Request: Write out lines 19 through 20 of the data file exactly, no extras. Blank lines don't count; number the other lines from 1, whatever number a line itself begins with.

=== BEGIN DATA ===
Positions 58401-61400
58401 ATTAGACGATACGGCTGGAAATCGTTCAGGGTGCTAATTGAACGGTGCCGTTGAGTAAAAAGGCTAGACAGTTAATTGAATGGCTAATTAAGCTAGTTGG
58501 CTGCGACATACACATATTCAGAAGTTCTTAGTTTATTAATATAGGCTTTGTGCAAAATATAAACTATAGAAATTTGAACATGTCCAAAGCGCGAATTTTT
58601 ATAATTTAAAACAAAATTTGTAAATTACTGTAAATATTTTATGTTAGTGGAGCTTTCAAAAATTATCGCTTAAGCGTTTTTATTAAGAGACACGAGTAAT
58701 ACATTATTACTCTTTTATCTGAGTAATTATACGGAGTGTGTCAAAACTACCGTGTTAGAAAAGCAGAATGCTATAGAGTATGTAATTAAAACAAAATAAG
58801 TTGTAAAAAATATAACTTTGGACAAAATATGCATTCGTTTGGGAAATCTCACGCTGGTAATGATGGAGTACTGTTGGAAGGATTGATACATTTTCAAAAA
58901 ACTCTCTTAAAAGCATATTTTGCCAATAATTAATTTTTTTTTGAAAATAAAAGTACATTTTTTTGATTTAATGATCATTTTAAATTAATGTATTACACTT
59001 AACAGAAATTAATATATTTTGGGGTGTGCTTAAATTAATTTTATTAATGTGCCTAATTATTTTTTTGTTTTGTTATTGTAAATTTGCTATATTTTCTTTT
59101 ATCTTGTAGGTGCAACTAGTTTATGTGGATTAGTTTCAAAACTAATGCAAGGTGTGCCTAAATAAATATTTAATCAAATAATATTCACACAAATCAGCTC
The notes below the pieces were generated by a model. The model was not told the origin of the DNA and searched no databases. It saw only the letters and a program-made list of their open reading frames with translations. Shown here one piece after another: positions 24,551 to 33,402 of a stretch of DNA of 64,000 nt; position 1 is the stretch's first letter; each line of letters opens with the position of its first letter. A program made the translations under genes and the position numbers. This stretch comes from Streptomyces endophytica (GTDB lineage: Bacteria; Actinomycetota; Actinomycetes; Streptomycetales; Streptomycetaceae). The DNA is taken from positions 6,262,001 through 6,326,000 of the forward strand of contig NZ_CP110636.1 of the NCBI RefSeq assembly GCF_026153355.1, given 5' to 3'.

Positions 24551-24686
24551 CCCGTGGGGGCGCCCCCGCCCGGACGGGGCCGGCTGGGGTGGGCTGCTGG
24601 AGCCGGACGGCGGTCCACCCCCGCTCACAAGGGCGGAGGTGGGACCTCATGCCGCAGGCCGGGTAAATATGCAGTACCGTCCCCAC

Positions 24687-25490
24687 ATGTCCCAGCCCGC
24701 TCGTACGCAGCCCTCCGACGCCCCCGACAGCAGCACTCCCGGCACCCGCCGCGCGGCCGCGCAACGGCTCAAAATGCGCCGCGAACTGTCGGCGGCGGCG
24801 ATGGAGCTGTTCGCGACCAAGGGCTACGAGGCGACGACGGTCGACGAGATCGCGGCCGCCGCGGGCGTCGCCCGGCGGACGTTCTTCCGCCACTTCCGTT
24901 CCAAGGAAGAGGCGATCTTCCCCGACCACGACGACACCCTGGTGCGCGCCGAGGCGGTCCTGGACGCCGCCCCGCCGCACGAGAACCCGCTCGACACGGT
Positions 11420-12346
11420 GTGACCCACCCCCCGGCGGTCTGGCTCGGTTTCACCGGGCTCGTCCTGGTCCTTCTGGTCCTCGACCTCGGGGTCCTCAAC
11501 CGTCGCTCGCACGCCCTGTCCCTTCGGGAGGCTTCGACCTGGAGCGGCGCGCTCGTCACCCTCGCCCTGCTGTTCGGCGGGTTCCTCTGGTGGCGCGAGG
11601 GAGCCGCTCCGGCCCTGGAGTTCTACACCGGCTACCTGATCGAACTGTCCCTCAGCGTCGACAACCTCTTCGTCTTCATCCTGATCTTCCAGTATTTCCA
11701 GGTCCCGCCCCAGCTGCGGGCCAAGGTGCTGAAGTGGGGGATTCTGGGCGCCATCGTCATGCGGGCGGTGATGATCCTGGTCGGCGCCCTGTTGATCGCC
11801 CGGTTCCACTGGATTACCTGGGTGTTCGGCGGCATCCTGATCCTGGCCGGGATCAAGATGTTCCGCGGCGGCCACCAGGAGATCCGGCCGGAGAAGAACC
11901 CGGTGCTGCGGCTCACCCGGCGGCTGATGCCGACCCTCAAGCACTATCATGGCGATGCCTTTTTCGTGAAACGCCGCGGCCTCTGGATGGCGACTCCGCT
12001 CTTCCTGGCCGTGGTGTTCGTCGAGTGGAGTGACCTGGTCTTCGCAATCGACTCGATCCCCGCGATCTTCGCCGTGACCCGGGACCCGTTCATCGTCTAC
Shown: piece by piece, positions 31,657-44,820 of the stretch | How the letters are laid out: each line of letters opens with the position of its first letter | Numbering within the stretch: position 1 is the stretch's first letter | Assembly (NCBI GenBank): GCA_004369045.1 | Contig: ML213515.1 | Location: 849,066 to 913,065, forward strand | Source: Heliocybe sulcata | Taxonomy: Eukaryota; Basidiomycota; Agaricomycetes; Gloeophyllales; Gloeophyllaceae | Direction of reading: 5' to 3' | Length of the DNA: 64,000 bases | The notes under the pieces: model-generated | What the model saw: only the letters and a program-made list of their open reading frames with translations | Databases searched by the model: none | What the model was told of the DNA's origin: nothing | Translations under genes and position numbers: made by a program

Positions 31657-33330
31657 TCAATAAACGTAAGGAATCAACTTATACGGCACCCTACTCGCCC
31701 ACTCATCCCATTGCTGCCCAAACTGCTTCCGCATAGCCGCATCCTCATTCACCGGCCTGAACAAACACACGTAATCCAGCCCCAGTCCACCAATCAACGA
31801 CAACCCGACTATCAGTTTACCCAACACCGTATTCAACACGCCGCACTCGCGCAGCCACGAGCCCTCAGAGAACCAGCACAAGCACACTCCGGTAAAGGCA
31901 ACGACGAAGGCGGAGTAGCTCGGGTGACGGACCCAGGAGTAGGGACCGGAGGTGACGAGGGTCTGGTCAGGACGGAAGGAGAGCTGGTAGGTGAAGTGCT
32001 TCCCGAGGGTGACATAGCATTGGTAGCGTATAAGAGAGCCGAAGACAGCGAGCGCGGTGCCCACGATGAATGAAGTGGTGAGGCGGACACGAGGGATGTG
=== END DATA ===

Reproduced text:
Positions 11420-12346
11420 GTGACCCACCCCCCGGCGGTCTGGCTCGGTTTCACCGGGCTCGTCCTGGTCCTTCTGGTCCTCGACCTCGGGGTCCTCAAC